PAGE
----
Plant placement in relationship to greywater outlets. Black pipe outlets greywater from outdoor bathtub/shower, while pipe painted tan outlets water from a washing machine. The tree (trunk to left) is the primary perennial plant in the mulched basin utilizing the greywater all year long, while smaller annuals and perennials are planted closer to the greywater outlets so their smaller root systems can utilize the water. The edible parts of all these plants are either cooked before eating or are high enough that the harvested parts never come into direct contact with the greywater—thus all is safe and has served us well for over 20 years.
Ten minutes after previous shot was taken, all greywater has infiltrated into the porous, living soil and associated vegetation.
Sample site plan showing estimated average annual greywater discharge for a water-conserving household where four people live (based on tables in chapter 12 of Rainwater Harvesting for Drylands and Beyond, Volume 2, 2nd Edition). In addition, annual water needs of trees within easy reach and downslope of household greywater sources are shown. Water needs are based on appendix 4, in Rainwater Harvesting for Drylands and Beyond, Volume 1, 3rd Edition. This way you can estimate what percentage of your plants’ water needs could be met by your on-site greywater. If plants need more water than your greywater can provide, look to supplement their irrigation with other free on-site waters such as rainwater, stormwater, and condensate. If you are not able to meet your plants’ irrigation needs with free on-site waters, consider selecting plants with lower water needs, so your landscape’s irrigation needs are balanced with your free on-site water sources. LW = low-water-use tree, MW = medium-water-use tree, HW = high-water-use tree, D = deciduous (seasonally drops its leaves), E = evergreen, native = native plant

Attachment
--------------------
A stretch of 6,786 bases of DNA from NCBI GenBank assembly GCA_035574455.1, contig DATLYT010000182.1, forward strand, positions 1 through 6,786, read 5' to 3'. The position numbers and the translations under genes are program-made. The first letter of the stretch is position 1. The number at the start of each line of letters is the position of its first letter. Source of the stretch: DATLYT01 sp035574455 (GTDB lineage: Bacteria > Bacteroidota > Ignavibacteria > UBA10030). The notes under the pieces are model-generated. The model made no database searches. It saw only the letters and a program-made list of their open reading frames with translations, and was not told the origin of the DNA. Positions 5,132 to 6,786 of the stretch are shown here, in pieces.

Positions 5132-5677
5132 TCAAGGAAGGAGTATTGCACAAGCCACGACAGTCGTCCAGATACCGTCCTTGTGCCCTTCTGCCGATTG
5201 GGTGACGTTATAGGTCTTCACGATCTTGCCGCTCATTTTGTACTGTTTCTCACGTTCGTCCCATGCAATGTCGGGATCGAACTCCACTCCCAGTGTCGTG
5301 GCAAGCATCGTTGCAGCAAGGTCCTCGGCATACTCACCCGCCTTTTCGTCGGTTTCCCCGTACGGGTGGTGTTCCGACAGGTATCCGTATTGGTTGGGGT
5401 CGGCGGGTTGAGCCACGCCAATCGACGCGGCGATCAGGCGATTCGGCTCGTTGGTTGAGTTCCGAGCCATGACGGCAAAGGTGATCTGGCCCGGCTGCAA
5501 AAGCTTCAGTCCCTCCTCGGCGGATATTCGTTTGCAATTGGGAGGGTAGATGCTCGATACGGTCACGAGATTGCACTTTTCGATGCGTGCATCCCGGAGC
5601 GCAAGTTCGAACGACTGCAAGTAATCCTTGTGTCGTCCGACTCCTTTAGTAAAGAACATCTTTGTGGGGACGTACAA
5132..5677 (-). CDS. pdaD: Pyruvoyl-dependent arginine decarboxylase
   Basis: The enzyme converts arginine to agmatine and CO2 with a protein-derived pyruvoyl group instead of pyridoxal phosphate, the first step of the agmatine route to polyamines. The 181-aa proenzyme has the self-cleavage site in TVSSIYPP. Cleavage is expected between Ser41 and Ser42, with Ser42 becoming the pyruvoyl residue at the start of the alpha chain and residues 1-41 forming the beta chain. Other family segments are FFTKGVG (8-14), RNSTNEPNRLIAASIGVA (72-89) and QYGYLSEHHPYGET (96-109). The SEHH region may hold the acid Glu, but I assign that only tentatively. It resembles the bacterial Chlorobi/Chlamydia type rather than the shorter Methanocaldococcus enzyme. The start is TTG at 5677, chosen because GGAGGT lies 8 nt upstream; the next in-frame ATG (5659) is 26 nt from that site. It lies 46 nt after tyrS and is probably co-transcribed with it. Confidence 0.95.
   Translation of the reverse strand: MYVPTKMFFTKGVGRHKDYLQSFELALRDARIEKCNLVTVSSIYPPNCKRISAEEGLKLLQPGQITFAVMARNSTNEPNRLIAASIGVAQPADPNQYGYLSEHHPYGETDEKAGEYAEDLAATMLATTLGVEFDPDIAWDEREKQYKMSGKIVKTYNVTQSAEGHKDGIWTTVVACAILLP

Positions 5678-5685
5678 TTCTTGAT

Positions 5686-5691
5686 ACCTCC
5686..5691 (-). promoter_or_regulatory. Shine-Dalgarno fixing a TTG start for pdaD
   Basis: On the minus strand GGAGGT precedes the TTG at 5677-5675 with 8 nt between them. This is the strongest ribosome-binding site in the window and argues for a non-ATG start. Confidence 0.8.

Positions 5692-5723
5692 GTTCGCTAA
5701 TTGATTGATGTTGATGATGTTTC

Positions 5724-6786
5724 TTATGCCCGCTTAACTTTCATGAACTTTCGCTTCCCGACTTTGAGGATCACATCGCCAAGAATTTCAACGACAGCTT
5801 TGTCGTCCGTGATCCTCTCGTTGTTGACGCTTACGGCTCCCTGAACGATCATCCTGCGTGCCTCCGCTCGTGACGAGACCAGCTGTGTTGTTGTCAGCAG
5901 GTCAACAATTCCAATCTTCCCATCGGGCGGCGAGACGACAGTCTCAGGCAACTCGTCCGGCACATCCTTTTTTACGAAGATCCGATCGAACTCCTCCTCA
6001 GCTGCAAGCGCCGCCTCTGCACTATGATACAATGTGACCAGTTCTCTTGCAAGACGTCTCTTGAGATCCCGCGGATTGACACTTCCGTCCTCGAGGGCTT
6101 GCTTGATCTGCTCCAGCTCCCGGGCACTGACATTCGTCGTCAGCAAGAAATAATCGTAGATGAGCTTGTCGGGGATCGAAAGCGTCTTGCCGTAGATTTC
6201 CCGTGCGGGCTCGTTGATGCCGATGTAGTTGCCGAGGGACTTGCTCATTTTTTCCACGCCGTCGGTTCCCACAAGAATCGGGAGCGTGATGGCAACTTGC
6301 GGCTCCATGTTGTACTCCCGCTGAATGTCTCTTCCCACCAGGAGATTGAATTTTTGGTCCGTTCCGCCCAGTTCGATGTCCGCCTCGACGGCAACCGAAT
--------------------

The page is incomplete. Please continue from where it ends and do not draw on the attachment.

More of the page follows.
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See appendix 4 to estimate the water needs of your plants, and thus how much of their water needs could be met by your harvested greywater, and other free on-site harvested waters.
Chapter 2 shows you how to estimate your household’s greywater volumes.
See the greywater harvesting chapter and kitchen resource drain (dark greywater water) appendix of this book for how to design and install this and other gravity-fed greywater distribution systems to turn your “waste” waters into free
resource waters that can provide you with safe, free irrigation water to grow sustainable abundance where you live, work, and play.